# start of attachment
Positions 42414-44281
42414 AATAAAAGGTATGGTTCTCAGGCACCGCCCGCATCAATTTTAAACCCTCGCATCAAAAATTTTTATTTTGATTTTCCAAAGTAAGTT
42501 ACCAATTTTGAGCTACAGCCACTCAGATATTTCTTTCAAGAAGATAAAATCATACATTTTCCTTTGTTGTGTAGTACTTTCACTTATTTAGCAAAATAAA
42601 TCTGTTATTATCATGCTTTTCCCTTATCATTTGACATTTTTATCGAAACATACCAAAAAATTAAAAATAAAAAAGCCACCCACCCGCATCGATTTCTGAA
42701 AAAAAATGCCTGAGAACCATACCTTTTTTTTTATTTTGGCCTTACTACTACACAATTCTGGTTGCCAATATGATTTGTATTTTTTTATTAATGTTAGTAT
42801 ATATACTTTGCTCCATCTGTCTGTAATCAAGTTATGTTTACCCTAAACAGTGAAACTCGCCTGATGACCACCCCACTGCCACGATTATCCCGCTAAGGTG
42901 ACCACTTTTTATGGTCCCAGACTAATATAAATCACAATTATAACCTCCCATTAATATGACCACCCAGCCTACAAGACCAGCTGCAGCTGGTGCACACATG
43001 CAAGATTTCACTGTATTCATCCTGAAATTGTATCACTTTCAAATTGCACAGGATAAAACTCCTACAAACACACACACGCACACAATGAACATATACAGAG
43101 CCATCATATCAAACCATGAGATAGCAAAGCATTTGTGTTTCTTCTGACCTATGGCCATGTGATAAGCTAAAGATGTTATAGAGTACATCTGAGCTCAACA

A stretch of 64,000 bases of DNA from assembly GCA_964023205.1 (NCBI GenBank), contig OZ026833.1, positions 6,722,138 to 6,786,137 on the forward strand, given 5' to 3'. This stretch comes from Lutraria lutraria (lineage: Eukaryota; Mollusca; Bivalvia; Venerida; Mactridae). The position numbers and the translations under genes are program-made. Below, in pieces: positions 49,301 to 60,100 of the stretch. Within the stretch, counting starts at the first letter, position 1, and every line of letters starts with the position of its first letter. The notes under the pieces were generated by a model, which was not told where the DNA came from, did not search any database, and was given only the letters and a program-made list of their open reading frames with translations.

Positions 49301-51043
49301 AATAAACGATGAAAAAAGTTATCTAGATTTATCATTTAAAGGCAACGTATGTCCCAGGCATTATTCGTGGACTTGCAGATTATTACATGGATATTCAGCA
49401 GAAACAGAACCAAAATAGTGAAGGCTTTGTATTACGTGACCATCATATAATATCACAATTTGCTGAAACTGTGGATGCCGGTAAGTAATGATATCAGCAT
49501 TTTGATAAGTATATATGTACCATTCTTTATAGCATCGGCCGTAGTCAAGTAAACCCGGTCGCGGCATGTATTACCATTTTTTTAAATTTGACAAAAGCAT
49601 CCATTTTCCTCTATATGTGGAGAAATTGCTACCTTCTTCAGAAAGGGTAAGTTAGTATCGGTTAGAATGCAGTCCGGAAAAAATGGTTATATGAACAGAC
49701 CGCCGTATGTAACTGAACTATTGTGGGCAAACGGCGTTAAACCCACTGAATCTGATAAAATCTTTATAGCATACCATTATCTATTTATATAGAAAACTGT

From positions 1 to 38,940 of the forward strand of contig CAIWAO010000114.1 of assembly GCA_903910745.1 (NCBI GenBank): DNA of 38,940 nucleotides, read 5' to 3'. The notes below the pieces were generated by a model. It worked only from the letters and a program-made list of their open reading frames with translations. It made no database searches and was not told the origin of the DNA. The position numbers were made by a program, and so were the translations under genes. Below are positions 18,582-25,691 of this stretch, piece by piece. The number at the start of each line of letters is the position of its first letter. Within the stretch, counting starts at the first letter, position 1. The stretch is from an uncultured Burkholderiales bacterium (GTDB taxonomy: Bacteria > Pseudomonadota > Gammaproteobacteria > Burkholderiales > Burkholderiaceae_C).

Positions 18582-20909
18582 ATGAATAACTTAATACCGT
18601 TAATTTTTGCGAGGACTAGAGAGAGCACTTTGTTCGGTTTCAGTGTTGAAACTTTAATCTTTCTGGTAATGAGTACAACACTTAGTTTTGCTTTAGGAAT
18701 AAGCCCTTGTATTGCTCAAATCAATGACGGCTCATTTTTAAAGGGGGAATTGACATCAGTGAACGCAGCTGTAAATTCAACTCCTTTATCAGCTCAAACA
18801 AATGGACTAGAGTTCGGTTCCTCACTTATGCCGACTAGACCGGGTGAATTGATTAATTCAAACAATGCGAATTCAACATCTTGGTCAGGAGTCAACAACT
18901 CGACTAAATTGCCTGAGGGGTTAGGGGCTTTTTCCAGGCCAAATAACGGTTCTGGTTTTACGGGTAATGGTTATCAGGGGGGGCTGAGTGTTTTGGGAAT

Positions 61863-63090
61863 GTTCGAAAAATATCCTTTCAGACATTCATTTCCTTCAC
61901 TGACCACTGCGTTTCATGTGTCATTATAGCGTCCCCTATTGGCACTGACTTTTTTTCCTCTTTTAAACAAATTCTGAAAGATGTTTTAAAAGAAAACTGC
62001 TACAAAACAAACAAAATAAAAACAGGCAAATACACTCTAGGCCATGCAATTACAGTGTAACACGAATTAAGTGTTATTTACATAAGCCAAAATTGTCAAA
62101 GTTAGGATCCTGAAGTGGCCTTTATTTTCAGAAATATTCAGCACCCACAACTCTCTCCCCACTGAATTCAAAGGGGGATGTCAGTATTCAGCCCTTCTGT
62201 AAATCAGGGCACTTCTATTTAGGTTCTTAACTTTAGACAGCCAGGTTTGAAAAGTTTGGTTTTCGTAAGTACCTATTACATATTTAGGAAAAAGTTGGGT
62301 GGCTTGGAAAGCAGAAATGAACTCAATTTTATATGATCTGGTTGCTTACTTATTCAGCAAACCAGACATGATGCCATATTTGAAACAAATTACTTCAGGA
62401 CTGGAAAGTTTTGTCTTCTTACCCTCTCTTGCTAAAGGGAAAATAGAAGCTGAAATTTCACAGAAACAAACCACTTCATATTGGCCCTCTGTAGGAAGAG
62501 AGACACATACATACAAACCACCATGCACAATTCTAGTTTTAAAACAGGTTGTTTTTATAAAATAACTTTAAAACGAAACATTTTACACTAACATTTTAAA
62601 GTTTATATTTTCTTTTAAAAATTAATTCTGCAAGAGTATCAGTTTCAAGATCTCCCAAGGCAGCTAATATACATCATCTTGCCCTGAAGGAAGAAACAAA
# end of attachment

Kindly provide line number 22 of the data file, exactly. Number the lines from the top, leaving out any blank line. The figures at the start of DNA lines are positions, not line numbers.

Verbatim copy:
18801 AATGGACTAGAGTTCGGTTCCTCACTTATGCCGACTAGACCGGGTGAATTGATTAATTCAAACAATGCGAATTCAACATCTTGGTCAGGAGTCAACAACT